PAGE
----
BBC News Technology (9 July 2013) reports on how the U.S. Emergency Alert System (EAS) was hacked.
The EAS is a program of the Federal Emergency Management Agency (FEMA) and was set up “to allow the president to talk to the entire country within 10 minutes of a disaster.” It also provides the public with alerts on local weather emergencies, such as tornados and flash floods.
EAS replaced the Emergency Broadcast System (EBS) in 1997 and with it came security weaknesses.
Earlier this year, those vulnerabilities were tested and exploited when the Montana Television Network was hacked with an alert of a zombie attack.
And it provided advice on how to survive–“Do not approach or apprehend these bodies as they are considered extremely dangerous.”
This is reminiscent of the hoax in 1938 when over the radio came a warning that a meteorite had smashed into New Jersey and aliens were attacking New York–an adaptation of H.G. Wells “War of the Worlds.”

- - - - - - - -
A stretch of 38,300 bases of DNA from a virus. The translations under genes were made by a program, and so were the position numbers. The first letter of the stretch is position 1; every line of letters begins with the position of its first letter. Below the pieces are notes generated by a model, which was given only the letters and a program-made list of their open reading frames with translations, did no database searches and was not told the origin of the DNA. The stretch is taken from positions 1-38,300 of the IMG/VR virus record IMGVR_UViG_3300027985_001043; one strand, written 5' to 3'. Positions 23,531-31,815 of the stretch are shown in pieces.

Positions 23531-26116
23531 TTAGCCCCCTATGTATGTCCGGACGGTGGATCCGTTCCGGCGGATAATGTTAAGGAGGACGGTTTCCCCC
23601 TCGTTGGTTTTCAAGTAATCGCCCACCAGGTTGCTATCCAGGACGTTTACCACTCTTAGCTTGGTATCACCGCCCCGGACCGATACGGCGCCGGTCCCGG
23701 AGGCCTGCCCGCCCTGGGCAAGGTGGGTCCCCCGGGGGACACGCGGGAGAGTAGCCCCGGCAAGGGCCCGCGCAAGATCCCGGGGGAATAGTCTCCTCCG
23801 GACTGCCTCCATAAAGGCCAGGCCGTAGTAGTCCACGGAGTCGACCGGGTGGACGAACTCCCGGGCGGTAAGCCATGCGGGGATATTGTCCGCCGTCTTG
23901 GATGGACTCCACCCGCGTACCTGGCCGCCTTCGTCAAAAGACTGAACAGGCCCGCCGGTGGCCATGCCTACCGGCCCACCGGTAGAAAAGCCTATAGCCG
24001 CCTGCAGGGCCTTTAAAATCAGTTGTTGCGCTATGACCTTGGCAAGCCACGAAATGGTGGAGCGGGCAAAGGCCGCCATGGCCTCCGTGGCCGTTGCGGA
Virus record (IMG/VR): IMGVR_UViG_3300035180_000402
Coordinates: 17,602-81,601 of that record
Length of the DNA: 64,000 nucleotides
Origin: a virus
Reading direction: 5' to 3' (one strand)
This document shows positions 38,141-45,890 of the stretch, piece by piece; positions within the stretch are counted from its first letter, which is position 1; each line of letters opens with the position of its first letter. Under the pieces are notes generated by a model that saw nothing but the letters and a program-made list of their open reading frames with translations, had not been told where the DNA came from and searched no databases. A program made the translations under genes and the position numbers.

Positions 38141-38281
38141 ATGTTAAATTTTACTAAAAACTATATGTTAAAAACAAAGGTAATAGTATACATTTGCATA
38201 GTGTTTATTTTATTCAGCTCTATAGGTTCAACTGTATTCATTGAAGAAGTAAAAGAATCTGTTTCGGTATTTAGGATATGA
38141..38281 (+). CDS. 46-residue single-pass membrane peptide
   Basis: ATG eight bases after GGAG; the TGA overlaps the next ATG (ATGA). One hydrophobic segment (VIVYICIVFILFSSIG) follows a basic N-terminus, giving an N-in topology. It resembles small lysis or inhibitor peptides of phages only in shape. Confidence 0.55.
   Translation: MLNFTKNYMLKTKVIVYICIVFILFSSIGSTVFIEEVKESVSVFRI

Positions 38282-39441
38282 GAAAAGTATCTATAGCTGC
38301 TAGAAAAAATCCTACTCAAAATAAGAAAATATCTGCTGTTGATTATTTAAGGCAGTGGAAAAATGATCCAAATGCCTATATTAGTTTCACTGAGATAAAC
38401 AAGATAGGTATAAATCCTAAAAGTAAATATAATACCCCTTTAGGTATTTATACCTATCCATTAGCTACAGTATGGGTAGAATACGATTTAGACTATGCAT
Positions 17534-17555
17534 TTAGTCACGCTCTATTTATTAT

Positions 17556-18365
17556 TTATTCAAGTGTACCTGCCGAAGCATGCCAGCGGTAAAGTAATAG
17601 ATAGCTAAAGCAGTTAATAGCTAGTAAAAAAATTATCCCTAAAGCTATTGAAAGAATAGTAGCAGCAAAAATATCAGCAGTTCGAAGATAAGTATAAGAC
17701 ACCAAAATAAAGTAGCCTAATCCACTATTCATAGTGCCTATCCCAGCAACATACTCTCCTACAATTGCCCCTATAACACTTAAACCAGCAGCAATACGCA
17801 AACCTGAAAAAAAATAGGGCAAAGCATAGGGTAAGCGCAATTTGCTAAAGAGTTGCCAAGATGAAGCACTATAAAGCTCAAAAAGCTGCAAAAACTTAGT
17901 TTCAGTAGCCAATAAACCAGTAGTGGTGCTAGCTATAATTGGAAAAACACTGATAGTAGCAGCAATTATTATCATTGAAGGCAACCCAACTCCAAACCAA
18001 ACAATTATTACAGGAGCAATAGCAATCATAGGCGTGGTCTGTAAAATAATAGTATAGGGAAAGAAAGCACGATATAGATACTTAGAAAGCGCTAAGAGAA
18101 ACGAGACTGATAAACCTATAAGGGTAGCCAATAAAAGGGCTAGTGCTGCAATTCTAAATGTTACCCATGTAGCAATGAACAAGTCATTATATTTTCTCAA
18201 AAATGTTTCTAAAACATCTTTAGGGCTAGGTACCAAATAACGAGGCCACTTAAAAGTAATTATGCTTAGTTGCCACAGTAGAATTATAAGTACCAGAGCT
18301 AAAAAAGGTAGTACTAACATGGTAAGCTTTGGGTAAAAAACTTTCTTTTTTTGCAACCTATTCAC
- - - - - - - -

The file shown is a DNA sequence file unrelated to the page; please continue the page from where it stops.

Well yesterday it was aliens, today it’s zombies, and tomorrow it could be an phony announcement of an invasion by country XYZ or perhaps a imminent detonation of a thermonuclear warhead somewhere over the continental U.S.
Imagine the panic, confusion, and potential loss of life and property from the ensuing chaos.
It goes without saying that this is not a way to inspire confidence by the citizens in case of a true national emergency.
If we cannot count on the systems meant to survive an emergency then how can we be expected to survive the emergency itself?
The EAS may interrupt your regularly scheduled programming with those loud and annoying tests, but what can really ruin you day is a cyber attack on the system that broadcasts something much nastier and more ominous–and you don’t really know whether it’s the real thing or just another hack. 😉
(Source Photo: here with attribution to UWW ResNet)